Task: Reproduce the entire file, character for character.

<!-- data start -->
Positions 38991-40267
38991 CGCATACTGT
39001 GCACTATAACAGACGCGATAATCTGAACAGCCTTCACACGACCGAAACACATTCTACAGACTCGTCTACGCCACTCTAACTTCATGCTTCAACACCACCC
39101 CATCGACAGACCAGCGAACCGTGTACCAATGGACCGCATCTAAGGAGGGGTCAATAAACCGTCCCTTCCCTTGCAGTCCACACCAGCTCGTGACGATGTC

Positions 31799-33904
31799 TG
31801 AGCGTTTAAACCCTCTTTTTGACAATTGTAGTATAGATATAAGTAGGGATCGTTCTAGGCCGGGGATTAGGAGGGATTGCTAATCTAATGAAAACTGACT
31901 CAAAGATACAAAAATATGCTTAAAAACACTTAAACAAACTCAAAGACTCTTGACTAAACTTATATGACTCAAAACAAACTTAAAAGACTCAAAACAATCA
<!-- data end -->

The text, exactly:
Positions 38991-40267
38991 CGCATACTGT
39001 GCACTATAACAGACGCGATAATCTGAACAGCCTTCACACGACCGAAACACATTCTACAGACTCGTCTACGCCACTCTAACTTCATGCTTCAACACCACCC
39101 CATCGACAGACCAGCGAACCGTGTACCAATGGACCGCATCTAAGGAGGGGTCAATAAACCGTCCCTTCCCTTGCAGTCCACACCAGCTCGTGACGATGTC

Positions 31799-33904
31799 TG
31801 AGCGTTTAAACCCTCTTTTTGACAATTGTAGTATAGATATAAGTAGGGATCGTTCTAGGCCGGGGATTAGGAGGGATTGCTAATCTAATGAAAACTGACT
31901 CAAAGATACAAAAATATGCTTAAAAACACTTAAACAAACTCAAAGACTCTTGACTAAACTTATATGACTCAAAACAAACTTAAAAGACTCAAAACAATCA